Legacy: During his life, he was highly influenced by the educational moves and reforms of Sir Mian Mohammad Shafi (a Punjabi leader of Muslim league, educationist, Politician and Vice President of Viceroy Executive council) but maintained his stance to remained away from the political ideology of Muslim league. From his children, no one moved to Pakistan at the time of the partition. Later one daughter and youngest son relocated to Pakistan in last decade of the fifties due to matrimonial ties. He left behind a handwritten diary that he used to document relevant pieces of his life. Few pages had been shared by his grandson, Mr. Mohammad Aslam that showed the date, year, time of the birth of all his children.

A handwritten page from the diary of the Shiekh Nazeer Ahmad shared by his grandson, Mr. Mohammad Aslam.

Mr. Mohammad Ahmad, the eldest son of Sheikh Nazeer Ahmad. He was born on 16 October 1914. After his death, he managed the estate and then continued to maintain seat the of ancestors after the abolition of zamindari. In the sixties for the education of the kids, he moved to Pilibhit City and build a home at Karghaina Building. He also stared retail business of textiles as the business venture in changing time. After the death of his wife in 1976, he took the retirement and finally moved to Aligarh where his daughter was living in 1980. He was survived by four sons and three daughters. His last resting place is located at Aligarh.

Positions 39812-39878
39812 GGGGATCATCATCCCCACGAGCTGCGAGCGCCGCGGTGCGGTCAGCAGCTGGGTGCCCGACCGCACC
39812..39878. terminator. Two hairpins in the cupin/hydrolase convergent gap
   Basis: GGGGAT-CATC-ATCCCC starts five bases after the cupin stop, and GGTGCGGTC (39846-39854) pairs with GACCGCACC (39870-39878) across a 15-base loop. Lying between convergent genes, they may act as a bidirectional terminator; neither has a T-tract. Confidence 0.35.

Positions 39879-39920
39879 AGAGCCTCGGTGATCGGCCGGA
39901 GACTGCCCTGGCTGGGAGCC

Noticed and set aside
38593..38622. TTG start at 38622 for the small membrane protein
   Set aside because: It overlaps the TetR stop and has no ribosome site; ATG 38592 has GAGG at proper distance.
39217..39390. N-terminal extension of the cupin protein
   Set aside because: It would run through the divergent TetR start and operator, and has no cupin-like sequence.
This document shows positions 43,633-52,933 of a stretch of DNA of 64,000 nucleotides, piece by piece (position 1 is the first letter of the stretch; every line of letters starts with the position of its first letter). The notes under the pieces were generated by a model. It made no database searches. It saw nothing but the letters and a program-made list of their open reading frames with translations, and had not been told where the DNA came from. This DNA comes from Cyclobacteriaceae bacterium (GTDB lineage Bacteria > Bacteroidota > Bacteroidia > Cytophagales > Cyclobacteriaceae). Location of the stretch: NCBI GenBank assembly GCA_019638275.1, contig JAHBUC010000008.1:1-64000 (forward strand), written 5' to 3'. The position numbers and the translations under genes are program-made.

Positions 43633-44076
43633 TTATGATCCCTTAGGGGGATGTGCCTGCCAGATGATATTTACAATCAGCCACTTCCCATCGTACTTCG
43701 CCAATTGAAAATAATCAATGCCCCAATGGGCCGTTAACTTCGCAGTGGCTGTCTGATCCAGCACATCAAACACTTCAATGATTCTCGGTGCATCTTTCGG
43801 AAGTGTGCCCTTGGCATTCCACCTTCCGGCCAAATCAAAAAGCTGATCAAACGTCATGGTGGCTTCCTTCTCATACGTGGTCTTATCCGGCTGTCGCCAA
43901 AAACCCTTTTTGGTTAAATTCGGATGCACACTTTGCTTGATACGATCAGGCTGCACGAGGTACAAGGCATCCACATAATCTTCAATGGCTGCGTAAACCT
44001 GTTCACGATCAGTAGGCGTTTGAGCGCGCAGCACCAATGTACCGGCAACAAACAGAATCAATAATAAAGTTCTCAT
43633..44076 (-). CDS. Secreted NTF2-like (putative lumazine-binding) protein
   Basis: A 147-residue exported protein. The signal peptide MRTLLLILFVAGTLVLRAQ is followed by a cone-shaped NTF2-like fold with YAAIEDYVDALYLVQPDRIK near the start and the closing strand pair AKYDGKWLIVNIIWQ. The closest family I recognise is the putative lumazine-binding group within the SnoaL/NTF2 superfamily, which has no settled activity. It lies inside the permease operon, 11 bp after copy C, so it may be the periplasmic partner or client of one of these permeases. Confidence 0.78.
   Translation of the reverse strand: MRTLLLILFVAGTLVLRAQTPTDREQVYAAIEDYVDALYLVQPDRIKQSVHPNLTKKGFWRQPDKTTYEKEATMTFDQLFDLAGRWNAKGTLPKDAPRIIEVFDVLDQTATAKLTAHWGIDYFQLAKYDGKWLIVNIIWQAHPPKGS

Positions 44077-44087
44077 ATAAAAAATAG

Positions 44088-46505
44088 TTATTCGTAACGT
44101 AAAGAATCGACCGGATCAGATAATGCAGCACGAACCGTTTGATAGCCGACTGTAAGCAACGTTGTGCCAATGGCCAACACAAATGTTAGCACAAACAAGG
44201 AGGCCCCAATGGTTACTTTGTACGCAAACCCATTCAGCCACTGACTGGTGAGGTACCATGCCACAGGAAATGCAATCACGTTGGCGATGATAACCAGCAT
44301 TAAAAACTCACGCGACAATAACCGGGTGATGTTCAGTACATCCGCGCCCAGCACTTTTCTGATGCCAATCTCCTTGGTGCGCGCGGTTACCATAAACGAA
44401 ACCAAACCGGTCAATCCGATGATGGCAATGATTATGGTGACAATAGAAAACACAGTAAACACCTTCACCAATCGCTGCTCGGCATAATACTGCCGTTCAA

The photograph of the second son of the Sheikh Nazeer Ahmad, Mr. Mohammad Tahir. He was born at 08 Jamadul Awwal, 1340 of Hijri Calendar as given in the diary of his father., Sheikh Nazeer Ahmad. The converter gives the date in Gregorian, January 1922. Mr. Mohammad Tahir passed in 1964 leaving behind two sons. The eldest one residing at Pilibhit and the younger one is software professional in Dubai, UAE.

Sheikh Nazeer Ahmad took his last breath in 1947 at the age of seventy and buried at family graveyard at Village Daang, the seat of his ancestors. He was survived by three sons, eldest Mr. Mohammad Ahmad, second, Mr. Mohammad Tahir and youngest Mr. Mohammad Athar and six daughters. Mr. Mohammad Athar moved to Italy after completing his Masters in Geology from Aligarh Muslim University in 1958. He got married to Miss. Anjum Ara Naeemi, the daughter of Mr. Abdul Hafeez Naeemi in 1960. Her wife was also 1957 graduate of Aligarh Muslim University. After his return from Italy, he joined as a geologist at ONGC India, Limited at Dehradun. In 1967, the couple relocated to Pakistan where he joined as Assistant Director in Ministry of Petroleum and Natural resources. Working at different positions, he retired as the Additional Secretary of Ministry of Finance, Pakistan in the year 1999. Among the daughters, only Mrs. Hajra Begum moved to Pakistan. She was born on 28th October 1920 and married to the Mr. Abdul Khaliq Jilani, S/O Hafiz Abdul Rasheed of Village Karghaina, Pilibhit. Mr. Abdul Khaliq Jilani relocated to Pakistan and retired as Deputy Controller, Military Accounts.